Have you seen any job advertisements lately for the following professions: furrier, costumer, skirt worker, waist worker, modinette, lift boy or errand boy? From 1839 until the 1970s, you could work in these professions at the firm of Kühne and Sons.
This fashion house was first located at Hoogstraat 23, but it moved to a new building constructed at the corner of Kneuterdijk and Plaats in 1909 The newspaper Het Vaderland called this design by the architects Mutters and Gort a ‘beautiful, stout house with noble, calm lines’.
In order to find out more about what went on in this beautiful building, I posted an appeal: ‘Who worked for Kühne?’. Responses can be found in this article.
The article on the opening of the new premises says ‘the furriers Kühne and Sons’. And fur was perhaps their most important product. Het Vaderland published a report in 1934 about a fashion show with ‘costly fur coats of mink and ermine’. There were also cloaks and gowns decorated with fur. Karel Koper was for a short time a lift boy for Kühne and remembers the fur loft, where in the summer the customers’ furs were stored. They were first beaten with special machines, then stored in a specially ventilated room.
Elsa Altorf says: ‘My grandmother (1888-1975) worked there as a young woman as a model, showing expensive fur coats to wealthy clients. As that did not take up the whole day, she also had to work in the fur atelier. She suffered from eczema on her hands, which in those days was not associated with working with fur. When she went on holiday, the eczema would disappear,, but when she went back to work, she suffered from it again. She had no trouble wearing fur coats and enjoyed doing so all her life.’
In the Maasbode of 1947 I found an advertisement in which someone offered a fur coat for sale because of her departure for The Dutch East Indies: “Cost ƒ3500, = now ƒ2000 – made by court furrier Kühne”.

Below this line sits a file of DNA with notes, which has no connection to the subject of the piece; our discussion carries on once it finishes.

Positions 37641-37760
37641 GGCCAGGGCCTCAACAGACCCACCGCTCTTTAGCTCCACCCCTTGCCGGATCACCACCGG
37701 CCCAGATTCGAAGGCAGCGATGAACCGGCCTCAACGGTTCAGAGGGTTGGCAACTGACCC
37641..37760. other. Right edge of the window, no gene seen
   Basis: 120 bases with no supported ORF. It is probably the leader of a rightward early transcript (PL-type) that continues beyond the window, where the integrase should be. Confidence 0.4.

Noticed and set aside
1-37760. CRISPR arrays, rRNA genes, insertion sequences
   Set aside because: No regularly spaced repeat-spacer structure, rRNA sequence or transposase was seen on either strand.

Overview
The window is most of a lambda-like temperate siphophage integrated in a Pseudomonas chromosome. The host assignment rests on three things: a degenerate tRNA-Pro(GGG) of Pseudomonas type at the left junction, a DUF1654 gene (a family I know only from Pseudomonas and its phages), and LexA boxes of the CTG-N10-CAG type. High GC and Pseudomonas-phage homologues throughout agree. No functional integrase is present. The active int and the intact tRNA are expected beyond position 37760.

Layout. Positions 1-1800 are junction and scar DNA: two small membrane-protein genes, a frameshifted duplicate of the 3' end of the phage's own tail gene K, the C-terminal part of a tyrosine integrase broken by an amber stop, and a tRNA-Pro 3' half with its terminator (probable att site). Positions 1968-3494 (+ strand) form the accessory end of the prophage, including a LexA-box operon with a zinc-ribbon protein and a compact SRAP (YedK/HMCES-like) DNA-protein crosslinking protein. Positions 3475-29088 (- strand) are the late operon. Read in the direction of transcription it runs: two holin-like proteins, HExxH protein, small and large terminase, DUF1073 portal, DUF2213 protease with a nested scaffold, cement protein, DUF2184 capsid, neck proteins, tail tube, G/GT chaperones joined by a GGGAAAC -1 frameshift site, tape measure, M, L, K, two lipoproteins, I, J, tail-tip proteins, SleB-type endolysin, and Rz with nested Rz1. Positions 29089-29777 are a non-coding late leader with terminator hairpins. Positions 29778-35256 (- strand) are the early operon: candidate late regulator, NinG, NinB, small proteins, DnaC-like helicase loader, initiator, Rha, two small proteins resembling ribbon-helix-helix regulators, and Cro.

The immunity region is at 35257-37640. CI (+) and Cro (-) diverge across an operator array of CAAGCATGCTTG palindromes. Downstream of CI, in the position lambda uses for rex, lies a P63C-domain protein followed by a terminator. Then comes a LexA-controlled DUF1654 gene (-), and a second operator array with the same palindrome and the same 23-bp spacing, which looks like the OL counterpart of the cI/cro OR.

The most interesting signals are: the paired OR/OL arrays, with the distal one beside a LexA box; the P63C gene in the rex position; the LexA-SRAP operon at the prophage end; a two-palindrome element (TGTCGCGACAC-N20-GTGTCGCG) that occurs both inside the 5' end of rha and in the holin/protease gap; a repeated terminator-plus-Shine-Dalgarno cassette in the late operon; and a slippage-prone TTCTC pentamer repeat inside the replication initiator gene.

Purveyor to the court
In an advertisement from 1890, the firm proudly called itself “court furriers”. This meant that members of the Royal Family were also customers. The high point of the relationship between Kühne and the Royal Family came in 1936. That year, the firm was commissioned to make the wedding dress for Princess Juliana and gowns for her twelve bridesmaids.
The designer is not mentioned anywhere, but the wedding dress was very much in the style of the 1930s: a lot of fabric, which also had to be flexible and draped around the body like a Greek robe.
Karel Koper knows that Juliana was also a customer of Kühne after the war, but unfortunately he never had the opportunity to transport her in his lift.
Two daughters of Willy Polderman-Van den Bergh told me that their mother started working with Kühne in 1943 as an apprentice tailor when she was 17. She later became a furrier, although she found working on fur coats terribly dusty. She was also allowed to work on a gown for Queen Wilhelmina. She apparently had a good time with her co-workers, as can be seen in a photo taken by the fountain in the Binnenhof. Willy is standing on the far right. With the birth of her first child in 1951 she stopped working, although she later returned to the fashion trade.
Addie Scheffers was also a costumer and seamstress for Kühne. Her sister especially remembers the incredibly high sums that the fashion company’s customers were apparently able to pay.
So you either had to be very rich to wear a Kühne creation or you had to have good contacts. Marijke Bos-Dekker’s mother had a friend who worked at the fashion palace. She was able to borrow a suit for her wedding, as shown in her wedding photo.
In its issue of 4 April 1965, the Algemeen Handelsblad featured a report about a fashion show by Kühne entitled ‘Paris in The Hague’. The company had agreements with large fashion houses such as Dior, Givenchy and Chanel, and they could therefore customize designs from these houses for their clients. The article emphasises that Kuhne did not offer versions of any excessively striking, eccentric designs. Only distinguished, timeless fashion in The Hague!
By 1973 however, there apparently weren’t enough ladies from The Hague who could afford (or desired) this distinguished fashion. The firm closed its doors that year, and now we must make do with the beautiful building, the photographs, and the memories.